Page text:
He praised the people who raised the alarm quickly and thanked the workers for their bravery during efforts to bring the fire under control.

“My information was people who visited Connemara National Park raised the alarm. They were on the way to climb Diamond Hill and parked their cars to visit the church.

“I think it was a family who were visiting the area. It was an accidental fire. There is definitely significant damage. Wood was burned, and there was significant smoke damage, but it could have been worse.

“According to the CCTV footage, it happened around 1pm. Clifden Fire Brigade and workers from the National Park were very brave. The smoke inside was like a huge thick fog.

“It took them a while before they could enter. They had to break one of the doors, because the main door was closed. It was definitely very brave of them,” Fr Anathaiah said.

The fire was discovered quite quickly, he said, and so while the church was significantly damaged most of it centred on the candelabra area.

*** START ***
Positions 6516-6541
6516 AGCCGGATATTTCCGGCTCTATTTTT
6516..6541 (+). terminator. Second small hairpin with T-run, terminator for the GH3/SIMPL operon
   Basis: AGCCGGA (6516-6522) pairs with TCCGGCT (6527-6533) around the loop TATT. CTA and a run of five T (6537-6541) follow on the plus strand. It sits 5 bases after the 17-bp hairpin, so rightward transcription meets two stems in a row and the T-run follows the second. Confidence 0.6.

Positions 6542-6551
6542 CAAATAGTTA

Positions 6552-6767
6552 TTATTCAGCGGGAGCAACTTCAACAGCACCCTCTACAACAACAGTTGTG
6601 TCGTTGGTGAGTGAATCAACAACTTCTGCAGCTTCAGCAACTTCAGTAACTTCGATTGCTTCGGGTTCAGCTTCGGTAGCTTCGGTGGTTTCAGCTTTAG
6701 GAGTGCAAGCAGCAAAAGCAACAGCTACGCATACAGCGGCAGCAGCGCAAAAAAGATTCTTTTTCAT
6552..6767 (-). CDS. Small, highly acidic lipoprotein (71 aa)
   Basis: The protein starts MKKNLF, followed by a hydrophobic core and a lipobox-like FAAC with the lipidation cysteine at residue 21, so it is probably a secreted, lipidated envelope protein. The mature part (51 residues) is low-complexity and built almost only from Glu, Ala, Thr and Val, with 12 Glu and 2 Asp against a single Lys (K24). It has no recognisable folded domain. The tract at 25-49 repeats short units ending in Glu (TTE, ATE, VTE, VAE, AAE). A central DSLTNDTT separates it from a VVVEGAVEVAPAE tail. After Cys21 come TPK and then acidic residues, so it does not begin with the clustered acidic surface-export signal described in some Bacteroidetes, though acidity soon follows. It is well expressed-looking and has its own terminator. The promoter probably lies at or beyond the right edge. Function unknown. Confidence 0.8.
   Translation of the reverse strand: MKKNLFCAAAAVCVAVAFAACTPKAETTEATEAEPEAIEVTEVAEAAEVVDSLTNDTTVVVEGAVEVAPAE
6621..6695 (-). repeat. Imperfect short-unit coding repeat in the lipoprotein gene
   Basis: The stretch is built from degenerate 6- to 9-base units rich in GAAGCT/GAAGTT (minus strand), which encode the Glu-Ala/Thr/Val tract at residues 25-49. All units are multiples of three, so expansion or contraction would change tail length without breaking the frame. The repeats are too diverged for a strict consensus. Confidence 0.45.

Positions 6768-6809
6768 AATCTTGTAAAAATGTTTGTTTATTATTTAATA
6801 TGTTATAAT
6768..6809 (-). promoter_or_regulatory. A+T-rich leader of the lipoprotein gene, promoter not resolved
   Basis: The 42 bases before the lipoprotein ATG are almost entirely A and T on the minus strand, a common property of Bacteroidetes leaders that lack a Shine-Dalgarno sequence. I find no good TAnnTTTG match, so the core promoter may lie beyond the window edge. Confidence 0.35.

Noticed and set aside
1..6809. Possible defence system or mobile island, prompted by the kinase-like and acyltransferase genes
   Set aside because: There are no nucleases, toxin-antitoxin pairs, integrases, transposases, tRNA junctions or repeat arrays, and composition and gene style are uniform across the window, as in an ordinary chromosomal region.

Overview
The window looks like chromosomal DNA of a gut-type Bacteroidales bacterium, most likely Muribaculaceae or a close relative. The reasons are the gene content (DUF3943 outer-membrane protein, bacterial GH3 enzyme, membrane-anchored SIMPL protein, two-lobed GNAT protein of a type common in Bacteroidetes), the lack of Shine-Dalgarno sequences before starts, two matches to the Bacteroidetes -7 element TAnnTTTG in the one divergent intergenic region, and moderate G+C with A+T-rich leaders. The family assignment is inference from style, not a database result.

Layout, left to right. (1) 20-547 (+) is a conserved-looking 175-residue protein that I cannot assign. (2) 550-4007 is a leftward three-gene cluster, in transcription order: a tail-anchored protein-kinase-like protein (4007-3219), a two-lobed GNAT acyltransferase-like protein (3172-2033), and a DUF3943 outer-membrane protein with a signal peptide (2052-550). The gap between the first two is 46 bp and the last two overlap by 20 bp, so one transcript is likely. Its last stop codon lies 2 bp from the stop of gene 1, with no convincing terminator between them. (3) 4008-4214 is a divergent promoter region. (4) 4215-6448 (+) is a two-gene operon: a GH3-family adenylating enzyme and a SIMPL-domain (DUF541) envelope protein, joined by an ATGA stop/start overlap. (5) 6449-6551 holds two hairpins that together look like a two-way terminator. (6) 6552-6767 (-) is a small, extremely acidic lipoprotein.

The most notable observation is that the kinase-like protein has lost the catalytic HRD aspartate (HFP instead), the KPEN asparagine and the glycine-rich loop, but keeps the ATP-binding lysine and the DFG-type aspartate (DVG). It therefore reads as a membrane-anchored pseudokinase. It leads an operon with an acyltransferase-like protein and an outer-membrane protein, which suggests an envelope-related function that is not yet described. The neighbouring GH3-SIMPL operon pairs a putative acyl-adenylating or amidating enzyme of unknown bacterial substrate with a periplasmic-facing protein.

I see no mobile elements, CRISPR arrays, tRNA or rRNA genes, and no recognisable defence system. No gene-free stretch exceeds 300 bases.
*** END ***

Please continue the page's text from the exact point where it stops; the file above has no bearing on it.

Ballinakill Parish Secretary in Letterfrack, Ann Cooke, thanked the local community and neighbouring parishes for good wishes and support.

“A very special note of thanks to the kind passer-by who raised the alarm, the National Park workers, and the emergency services, for their fast action and bravery, without all of whom the unfortunate event could have been much worse,” she said.

“Thank you all again for your support. Please God we will be able to come together in Letterfrack Church before long,” Ms Cooke added.

Fr Anathaiah, from India, will be two years in the rural Connemara parish of Ballinakill next month. He said that his parishioners have strong faith and are looking forward to the church reopening, but he could not confirm a date as yet.

Mass was said twice weekly, Sunday and Wednesday, at St Joseph’s up until the fire caused the damage at around 1pm on Friday July 22.

Fr Anathaiah said that services would now be said at Tullycross Church, about five kilometres away, for the foreseeable future.

“We are not quite sure at the moment (when it will reopen); we are waiting to see the extent of the damage. I can’t give an exact date, but we will definitely come back in the coming months,” Fr Anthaiah Pudota said.

Continue Reading

CITY TRIBUNE

GSPCA closes city centre charity shop permanently

Published

on

From the Galway City Tribune – It’s the end of an era for a popular animal charity shop that has shut up shop for good at its city centre base.